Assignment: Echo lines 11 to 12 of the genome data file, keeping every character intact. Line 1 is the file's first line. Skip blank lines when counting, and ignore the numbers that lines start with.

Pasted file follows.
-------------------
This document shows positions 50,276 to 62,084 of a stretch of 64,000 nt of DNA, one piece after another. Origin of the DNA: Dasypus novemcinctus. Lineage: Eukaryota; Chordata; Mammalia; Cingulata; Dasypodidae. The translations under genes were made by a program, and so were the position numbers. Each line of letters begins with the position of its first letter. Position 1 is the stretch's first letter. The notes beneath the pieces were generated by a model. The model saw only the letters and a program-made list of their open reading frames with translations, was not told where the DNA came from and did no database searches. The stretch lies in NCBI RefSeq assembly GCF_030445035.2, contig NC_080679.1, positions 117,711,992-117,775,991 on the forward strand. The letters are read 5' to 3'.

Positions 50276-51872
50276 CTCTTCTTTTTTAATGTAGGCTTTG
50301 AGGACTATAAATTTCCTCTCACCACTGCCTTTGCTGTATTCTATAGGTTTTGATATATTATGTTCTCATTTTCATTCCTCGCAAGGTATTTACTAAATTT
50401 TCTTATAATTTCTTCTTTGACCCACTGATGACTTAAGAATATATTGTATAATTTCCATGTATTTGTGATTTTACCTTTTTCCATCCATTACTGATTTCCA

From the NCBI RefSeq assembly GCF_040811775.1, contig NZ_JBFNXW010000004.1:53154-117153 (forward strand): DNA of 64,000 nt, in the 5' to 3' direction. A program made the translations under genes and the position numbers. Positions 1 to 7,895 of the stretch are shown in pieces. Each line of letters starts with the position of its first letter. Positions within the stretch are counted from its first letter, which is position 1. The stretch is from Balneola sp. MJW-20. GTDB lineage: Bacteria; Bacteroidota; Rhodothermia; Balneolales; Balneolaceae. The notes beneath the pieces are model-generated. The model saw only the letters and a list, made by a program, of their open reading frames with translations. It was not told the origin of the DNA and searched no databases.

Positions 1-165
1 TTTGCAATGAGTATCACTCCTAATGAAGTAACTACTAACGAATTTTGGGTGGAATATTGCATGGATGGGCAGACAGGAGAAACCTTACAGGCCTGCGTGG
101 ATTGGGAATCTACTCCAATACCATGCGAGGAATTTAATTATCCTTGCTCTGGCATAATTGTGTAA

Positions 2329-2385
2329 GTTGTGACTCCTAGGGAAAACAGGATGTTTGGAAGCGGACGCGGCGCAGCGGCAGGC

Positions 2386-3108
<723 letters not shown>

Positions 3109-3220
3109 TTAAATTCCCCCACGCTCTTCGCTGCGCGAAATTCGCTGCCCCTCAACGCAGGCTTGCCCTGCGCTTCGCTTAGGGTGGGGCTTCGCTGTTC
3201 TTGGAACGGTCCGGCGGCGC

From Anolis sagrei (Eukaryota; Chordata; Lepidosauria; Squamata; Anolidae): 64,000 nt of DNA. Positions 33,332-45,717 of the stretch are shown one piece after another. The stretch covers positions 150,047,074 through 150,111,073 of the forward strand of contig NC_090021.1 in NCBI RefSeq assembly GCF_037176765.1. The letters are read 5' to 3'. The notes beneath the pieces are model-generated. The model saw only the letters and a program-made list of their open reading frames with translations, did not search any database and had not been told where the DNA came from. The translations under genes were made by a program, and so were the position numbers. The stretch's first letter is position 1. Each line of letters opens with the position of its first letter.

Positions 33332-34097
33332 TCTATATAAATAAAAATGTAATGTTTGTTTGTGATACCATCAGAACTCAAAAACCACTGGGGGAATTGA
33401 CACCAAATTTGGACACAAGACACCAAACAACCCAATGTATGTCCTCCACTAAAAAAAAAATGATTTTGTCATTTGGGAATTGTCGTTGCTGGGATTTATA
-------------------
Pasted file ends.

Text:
2329 GTTGTGACTCCTAGGGAAAACAGGATGTTTGGAAGCGGACGCGGCGCAGCGGCAGGC

Positions 2386-3108